Sundance Art House Shorts 2010

Sundance Art House Shorts 2010

Sundance Art House Shorts 2010

Various directors

Sundance Art House

Short films offer a weird combination of earnestness, artiness, and weird ideas that won’t sustain a feature film but are still worth a look. There’s no money to be made, so many become a labor of love or part of a director’s portfolio, and the audience tends toward mom, a significant other, and a few diehard film freaks. That leaves little chance of breaking even on a short, and even the best ones tend to disappear even if the fans go wild. Catch these while you can.

We begin with a New Zealand offering from Mark Albiston and Louis Sutherland. The Six Dollar Fifty Man follows an awkward boy reminiscent of the feral child from Road Warrior. He doesn’t fit in or even read properly, but he finds some acceptance with his skill in jumping off high buildings and sketching monsters. It’s got heart; every kid wants his superhero fantasy to become reality.

Short film Veteran Don Hertzfeldt offers a truly sick pass at Scandinavian existentialism with Wisdom Teeth. Two of his jumpy balloon figures are speaking pig Norwegian as one of them pulls out an endless stitch attached to a baby. While attempting to return this slightly born child to its gummy hole womb, they are attacked by knife-wielding fundamentalists spouting subtitles. No sign of Satan or a chessboard.

The enigmatic Young Love from Australia’s Ariel Kleiman begins with a man jumping over hurdles as he grasps his wounded gut. He collapses in a field as a partially dressed woman arrives on a motor buggy and screams at him in Esperanto while waving a hatchet. Did she wound him? Will she help him or finish him off? And what of that herd of curious alpacas that surround the couple as they make out? Someone bring me a side order of symbolism, please.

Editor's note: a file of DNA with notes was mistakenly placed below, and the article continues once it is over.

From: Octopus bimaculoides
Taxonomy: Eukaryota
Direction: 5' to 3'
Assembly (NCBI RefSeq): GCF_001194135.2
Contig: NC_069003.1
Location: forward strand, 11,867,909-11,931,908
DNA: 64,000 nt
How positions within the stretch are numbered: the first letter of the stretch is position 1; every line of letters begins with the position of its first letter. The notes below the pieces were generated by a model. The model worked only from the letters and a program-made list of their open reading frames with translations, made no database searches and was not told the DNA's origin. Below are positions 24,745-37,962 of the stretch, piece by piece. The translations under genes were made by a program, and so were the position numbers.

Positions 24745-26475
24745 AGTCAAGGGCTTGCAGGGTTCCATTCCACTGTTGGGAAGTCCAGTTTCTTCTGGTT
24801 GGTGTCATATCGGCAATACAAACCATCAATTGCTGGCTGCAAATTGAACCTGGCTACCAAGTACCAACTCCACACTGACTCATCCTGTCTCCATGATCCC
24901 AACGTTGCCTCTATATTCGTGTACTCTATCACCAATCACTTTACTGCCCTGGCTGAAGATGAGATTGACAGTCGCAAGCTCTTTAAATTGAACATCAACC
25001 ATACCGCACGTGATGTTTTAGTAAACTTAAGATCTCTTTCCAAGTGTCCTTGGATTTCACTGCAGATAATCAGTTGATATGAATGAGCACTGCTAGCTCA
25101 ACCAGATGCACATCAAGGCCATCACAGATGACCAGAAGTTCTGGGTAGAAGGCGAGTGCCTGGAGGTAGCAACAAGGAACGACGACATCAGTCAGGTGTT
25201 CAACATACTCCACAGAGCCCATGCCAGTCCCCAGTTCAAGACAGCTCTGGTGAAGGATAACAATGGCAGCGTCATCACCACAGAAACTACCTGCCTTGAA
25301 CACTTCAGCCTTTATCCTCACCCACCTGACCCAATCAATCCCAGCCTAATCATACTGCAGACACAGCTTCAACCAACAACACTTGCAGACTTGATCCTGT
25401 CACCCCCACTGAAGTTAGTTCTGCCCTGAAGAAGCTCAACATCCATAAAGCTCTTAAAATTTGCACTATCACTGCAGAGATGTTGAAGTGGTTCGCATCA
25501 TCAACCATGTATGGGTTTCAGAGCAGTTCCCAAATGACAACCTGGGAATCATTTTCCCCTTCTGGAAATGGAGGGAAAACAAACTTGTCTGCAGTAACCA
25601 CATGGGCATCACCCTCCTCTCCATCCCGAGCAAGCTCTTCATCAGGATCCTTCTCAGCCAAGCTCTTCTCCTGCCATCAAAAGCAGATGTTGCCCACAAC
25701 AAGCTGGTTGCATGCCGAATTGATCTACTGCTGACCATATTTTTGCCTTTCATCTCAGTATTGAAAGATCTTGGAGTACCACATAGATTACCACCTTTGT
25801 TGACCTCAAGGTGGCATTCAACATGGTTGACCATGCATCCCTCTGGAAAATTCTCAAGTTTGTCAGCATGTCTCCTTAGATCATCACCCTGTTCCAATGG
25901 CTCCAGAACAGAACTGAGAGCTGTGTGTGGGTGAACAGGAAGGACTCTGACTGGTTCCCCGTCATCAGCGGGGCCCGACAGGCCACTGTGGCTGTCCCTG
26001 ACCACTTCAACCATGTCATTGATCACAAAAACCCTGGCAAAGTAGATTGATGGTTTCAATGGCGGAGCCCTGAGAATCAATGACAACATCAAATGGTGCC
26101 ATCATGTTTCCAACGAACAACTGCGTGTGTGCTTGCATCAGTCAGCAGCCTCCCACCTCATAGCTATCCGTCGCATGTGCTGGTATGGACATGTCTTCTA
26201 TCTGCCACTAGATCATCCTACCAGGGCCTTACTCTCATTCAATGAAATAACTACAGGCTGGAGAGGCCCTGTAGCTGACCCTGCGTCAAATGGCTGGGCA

Mr. Okra takes us to a slowly rebuilding Ninth Ward in New Orleans where a fruit peddler cruises the streets bringing fresh vegetables to the locals. T. G. Herrington paints a portrait of true American character, even if the film ends a bit abruptly.

A pathologically shy boy discovers an invisible friend who tries to make him confident enough to talk to his parents in Pablo Larcuen’s My Invisible Friend. Dance and subtitles bring the boy to the very edge of conversation with his parents before the friend is fired. It’s a touching story with a happy ending and a great MTV-era soundtrack.

Anthony Lucas and his family get together for My Rabbit Hoppy, a kid’s DIY film for Show and Tell. Hoppy lives in the backyard and grows to enormous size, leaving ever larger poo and eventually escaping to terrorize the neighborhood. Pets can teach so much to the young.

The most involved film explores a complex relationship between two women who are attempting to have a child by artificial insemination and approaching the dread 40. Shot by Jenifer Malmqvist with a Polish-Swedish crew, Birthday looks at what happens when a man makes his presence felt and nearly tears the couple apart. The film has a crisp, clean look and an absolutely gorgeous wood strip canoe.

Possibly the best and certainly the funniest film comes in the form of Drunk History: Douglas & Lincoln Director Jen Kirkman downs two bottles of wine and explains the time Abe Lincoln met Freddy Douglass to discuss slavery. As she stumbles through this one-person party, Don Cheadle and Will Ferrell lip synch her words and she wonders if she forgot to wear pants. Educational films like this would eliminate high school dropouts.

We wrap up with the beautifully shot Rob and Valentyna in Scotland. Rob reunites with his hot Ukrainian cousin Valentyna when he joins the Peace Corps to teach English in Kiev. They take a vacation to the Isle of Skye where a very awkward missed communication pushes them back to separate corners of their lives. Inappropriate, but touching.

While each of these films has its merits, this year’s program feels more down and introspective than previous art house packages from Sundance. Maybe it’s the submitters, maybe it’s the mood of the times, but last year’s program seemed brighter and more colorful both visually and emotionally.

Sundance Shorts:

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